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Zoro (SZ)
An enlarged HD4 with a barrel tip for great tone while grooving on the cymbals and hi-hat.
L = 16 3/8" | Dia. = .555  [enlarge photo]



Zoro is an internationally known rock star and the consummate definition of the rare man who marches to the beat of a different drum. One of the world’s most renowned and respected drummers, he has toured and recorded with Lenny Kravitz, Bobby Brown, Frankie Valli and the Four Seasons, The New Edition, Jody Watley, Sean Lennon, Philip Bailey, Lisa Marie Presley, among many others.

Zoro’s worldwide appeal is evident from his numerous awards and accolades. He is consistently voted “#1 R&B Drummer & Educator” in Modern Drummer, Drum! and Rhythm Magazines. The author of several books, his current work-in-progress is destined to provide inspiration to readers of all ages for the fulfillment of dreams.

The “Minister of Groove” has been the subject of dozens of print, radio and television stories for more than two decades.

He has been described as tenacious, dedicated, and passionate – qualities that stand out to anyone who crosses his path. Not your stereotypical rock star, Zoro is a positive role model whose example of hard work and clean living has served as an inspiration to generations.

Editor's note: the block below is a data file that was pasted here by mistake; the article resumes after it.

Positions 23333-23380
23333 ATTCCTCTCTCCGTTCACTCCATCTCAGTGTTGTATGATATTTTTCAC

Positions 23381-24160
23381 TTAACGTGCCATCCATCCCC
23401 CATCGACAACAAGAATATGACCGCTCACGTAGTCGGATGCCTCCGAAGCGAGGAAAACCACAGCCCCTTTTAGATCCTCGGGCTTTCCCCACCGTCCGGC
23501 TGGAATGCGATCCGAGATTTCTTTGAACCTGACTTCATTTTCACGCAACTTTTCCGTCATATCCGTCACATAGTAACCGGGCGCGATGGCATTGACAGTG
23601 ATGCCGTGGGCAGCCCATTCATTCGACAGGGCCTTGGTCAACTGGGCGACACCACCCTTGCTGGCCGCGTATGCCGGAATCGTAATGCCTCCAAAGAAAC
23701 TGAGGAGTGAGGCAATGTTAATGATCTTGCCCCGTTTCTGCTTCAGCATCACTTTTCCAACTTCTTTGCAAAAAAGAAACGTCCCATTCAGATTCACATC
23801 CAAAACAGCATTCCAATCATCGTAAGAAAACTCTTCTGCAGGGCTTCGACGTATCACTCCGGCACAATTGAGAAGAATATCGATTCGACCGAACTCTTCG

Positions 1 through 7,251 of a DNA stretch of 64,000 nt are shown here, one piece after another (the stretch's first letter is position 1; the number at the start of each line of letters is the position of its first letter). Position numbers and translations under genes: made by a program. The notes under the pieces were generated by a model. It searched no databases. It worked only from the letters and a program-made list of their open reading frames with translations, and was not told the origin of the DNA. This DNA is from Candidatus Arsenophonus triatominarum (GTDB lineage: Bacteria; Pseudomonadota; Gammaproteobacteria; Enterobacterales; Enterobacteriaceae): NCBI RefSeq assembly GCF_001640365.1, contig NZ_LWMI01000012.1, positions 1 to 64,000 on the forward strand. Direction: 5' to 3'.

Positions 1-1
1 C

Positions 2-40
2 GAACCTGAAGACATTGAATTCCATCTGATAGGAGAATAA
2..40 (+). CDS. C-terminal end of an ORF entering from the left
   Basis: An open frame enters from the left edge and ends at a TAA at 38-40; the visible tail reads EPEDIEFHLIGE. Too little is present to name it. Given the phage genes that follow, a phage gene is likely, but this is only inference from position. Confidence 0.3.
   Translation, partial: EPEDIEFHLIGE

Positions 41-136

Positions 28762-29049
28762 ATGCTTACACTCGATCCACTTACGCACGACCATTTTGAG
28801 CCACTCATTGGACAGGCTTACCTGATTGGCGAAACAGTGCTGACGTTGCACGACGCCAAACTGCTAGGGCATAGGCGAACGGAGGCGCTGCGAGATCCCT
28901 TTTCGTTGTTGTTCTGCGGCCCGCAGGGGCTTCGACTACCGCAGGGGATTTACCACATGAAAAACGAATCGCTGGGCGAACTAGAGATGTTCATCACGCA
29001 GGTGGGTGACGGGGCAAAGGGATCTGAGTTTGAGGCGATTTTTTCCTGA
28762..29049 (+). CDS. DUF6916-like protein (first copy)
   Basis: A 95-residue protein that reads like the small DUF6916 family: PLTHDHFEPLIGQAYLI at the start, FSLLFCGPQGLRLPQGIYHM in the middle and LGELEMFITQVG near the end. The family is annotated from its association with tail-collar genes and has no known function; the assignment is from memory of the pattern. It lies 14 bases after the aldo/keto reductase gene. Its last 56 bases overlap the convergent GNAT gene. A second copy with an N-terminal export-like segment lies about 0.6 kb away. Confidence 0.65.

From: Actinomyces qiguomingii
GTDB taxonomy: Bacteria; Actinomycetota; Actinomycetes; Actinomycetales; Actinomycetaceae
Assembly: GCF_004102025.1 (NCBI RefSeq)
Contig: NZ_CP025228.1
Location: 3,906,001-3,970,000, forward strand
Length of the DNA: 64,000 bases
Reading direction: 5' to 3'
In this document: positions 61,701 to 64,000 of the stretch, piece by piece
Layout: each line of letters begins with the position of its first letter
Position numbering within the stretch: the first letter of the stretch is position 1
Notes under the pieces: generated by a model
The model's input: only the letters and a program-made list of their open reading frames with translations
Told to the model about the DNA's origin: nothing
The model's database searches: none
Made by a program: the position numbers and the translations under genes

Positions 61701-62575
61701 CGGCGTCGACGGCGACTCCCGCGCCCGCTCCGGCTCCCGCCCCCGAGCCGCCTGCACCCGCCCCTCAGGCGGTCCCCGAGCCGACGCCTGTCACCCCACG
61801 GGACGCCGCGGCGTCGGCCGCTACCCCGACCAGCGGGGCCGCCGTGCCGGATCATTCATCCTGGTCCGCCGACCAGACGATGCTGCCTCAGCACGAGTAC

Don’t miss Zoro’s artist feature, including clips from his performance at the 2005 Modern Drummer Festival and our exclusive video interview!

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About “The Commandments of R&B Drumming” Series:

Available from Alfred Music Publishing, “The Commandments of R&B Drumming” series is a historical and in-depth study of R&B drumming, from the early years of rhythm and blues of the 1940s to soul to funk to hip-hop. Here are the products in this highly acclaimed series:

Loaded with history, photos, graphics, exercises and transcriptions, “The Commandments of Early Rhythm & Blues Drumming” brings to live a little-known, but highly influential, period of drumming history that paved the way for all the modern styles heard on the airwaves today – and includes the most comprehensive guide to shuffle playing ever written! Winner of the 2009 Book of the Year in Drum! magazine’s reader’s poll.


The original book in the series, The Commandments of R&B Drumming” is an in-depth, historical study of early soul, funk and rock ‘n roll – from the late 1950s through the beginnings of hip-hop in the 1990s. With 160 pages, Zoro covers every imaginable angle, nook and cranny of R&B drumming. Voted the #1 educational drum book in the world by Modern Drummer Magazine’s reader’s poll.